Biblical counselors should not model after secular psychologists that dig into the past, often beyond reality. Their clients may be left not knowing who they really are, confusing the past and present. We want to avoid that black hole, but do we miss seeing the heart issues by not digging enough to find sinful thought or behavioral patterns that expose the roots?
The Presenting Issues
The presenting issues are often symptoms or even a series of symptoms hiding the real problem and the root sin that lies at its base. Presentation problems show themselves in emotions and behaviors, but even they are not the root issue. It is not what a person does or says, but rather why they do what they do or say what they say, that exposes root sins.
Only after we understand root issues can we help the whole person by teaching, rebuking, correcting, encouraging, and training them in righteousness(2Tim 3:16-17). Purification, self-control and other spiritual disciplines lead to repentance and maturity (Gal 5:22-23).
Examples of Root Issues
What is seen as a difficult or tragic loss in reality may be a misplaced love that is out of focus. We grieve our misplaced loves. An example is a lost job that causes so much pain that a person in total despair doesn’t see how he can go on living. Even though he had been very successful in his career he now sees himself as a failure.
Augustine was on the mark when he suggested that the human moral problem lay not so much in loving, or even in the objects of love (the job) but in the manner in which the person attaches themselves and his expectations to the outcome (1Tim 6:10). It’s not a sin to love your job and even grieve it’s loss, but to love it more than to love and trust God for your security and future is to love “out of focus;” to love the wrong object above the right.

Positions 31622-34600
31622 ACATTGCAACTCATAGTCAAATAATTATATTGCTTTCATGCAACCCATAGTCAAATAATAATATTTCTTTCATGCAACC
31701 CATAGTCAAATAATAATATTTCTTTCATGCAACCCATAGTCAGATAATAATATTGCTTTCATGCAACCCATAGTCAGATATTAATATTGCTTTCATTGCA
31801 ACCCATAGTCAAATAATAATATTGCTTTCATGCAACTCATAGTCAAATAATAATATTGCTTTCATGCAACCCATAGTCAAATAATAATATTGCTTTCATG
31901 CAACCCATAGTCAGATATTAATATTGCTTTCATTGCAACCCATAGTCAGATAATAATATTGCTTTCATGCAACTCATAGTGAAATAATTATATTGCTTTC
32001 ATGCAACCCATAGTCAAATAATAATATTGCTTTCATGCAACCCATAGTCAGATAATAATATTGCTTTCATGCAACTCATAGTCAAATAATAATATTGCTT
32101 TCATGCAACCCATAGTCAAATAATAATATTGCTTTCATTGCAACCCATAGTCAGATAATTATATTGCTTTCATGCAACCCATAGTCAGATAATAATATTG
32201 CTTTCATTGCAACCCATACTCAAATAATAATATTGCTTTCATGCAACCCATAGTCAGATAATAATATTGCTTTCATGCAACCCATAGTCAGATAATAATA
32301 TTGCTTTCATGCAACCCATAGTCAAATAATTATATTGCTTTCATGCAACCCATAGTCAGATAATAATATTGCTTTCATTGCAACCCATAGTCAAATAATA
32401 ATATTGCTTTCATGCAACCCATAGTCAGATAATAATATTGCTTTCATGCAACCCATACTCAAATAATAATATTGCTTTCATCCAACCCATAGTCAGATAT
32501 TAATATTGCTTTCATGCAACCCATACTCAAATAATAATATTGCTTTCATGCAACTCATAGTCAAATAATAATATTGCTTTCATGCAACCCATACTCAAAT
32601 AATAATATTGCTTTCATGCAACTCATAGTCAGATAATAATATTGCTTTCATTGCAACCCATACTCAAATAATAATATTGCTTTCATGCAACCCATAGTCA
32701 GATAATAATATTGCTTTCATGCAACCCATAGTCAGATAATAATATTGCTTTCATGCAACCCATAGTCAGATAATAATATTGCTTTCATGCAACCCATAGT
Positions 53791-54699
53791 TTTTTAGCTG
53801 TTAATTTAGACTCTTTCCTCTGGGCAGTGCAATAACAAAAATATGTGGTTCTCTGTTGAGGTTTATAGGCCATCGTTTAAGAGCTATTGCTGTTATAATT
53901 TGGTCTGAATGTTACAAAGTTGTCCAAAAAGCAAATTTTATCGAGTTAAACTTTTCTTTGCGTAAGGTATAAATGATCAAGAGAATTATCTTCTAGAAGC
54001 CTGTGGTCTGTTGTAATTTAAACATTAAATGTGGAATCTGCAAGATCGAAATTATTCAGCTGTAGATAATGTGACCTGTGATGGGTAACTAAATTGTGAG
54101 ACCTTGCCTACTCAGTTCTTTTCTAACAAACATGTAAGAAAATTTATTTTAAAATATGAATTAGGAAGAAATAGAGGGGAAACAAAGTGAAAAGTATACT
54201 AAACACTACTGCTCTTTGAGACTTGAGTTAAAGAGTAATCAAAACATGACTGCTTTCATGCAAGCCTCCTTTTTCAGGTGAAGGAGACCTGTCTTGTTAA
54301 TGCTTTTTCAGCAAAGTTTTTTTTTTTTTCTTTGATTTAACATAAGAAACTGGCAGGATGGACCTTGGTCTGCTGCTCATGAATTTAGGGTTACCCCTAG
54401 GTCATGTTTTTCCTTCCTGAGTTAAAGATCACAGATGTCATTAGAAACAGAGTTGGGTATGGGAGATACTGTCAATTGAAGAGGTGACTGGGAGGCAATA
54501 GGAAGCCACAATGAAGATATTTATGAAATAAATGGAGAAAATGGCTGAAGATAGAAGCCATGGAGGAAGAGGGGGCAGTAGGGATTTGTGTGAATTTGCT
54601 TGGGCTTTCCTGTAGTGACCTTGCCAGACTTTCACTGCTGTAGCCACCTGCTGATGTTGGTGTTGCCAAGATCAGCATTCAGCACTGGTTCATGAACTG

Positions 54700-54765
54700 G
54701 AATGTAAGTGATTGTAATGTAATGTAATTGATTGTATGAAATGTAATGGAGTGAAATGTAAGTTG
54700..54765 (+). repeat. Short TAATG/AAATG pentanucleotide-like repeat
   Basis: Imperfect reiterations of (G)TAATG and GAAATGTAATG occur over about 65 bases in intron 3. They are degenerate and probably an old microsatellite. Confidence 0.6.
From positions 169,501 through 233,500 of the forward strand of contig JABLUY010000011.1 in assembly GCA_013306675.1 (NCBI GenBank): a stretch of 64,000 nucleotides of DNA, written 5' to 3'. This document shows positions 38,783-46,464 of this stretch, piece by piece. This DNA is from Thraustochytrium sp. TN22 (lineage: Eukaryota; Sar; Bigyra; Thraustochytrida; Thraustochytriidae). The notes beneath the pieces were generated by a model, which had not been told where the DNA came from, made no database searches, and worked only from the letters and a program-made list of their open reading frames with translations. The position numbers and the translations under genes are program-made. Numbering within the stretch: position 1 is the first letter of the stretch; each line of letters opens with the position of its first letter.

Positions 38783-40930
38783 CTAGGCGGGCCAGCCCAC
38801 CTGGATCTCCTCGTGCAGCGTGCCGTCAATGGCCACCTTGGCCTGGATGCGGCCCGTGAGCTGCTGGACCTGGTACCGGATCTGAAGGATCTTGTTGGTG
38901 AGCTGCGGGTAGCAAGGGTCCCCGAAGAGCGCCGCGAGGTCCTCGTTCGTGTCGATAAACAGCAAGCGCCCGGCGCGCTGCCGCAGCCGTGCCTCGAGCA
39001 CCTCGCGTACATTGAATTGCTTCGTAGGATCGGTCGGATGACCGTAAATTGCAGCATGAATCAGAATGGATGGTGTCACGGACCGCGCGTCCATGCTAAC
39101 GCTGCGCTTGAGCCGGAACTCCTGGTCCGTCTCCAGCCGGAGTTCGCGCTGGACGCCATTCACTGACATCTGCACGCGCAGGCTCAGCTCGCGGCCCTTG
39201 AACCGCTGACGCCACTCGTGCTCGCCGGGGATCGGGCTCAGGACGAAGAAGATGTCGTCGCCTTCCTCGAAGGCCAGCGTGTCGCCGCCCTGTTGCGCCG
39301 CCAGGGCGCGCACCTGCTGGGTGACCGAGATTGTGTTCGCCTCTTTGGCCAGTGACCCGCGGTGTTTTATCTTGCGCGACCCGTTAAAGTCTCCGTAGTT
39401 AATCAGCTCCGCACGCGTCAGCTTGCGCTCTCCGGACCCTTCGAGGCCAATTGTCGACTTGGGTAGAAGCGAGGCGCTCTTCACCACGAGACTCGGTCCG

Seeing the Past Through God’s Eyes
Dr.Steve Viars’ book encourages us to put the past into biblical categories to help counselees face challenges with strength and confidence. It helps us to handle trials, bring about repentance, generate humility, or bring about forgiveness (Titus 2:11-14).
The world often sees the past from a negative perspective, while Scripture provides a perspective of the past through God’s eyes, which can be a great aid to growth and maturity. In the case of the lost job, his despair was the result of his father, now deceased, always telling him he was a failure and would never amount to anything.
By understanding God’s love as comprehensive beyond comparison to anything earthly (Rom 8:37-39), his love for God began to grow greater than love for job or for his father’s approval. This enabled him to get past the pain he suffered for years and was able to put the loss of his job in a healthy reality (1Jn 4:16-19).
Some questions the past must answer:
Is the past one of guilt? If guilty, then sin against God and others requires repentance and forgiveness (Mt 5:23-24)
If the past shame comes from another’s sin against you, then the question is how you are responding:
- Did I respond properly and have I forgiven that person who sinned against me? (Gen 50:20; Eph 4:32)
- Am I moving forward in my love for God and others? (Mt 22:37-40; 1Jn 4:7-11)
- Am I stuck in old sinful responses or am I living in peace? (Rom 12:9-21; Mt 6:14-15)
Note: This resource originally appeared on the Biblical Counseling Center and is used with permission.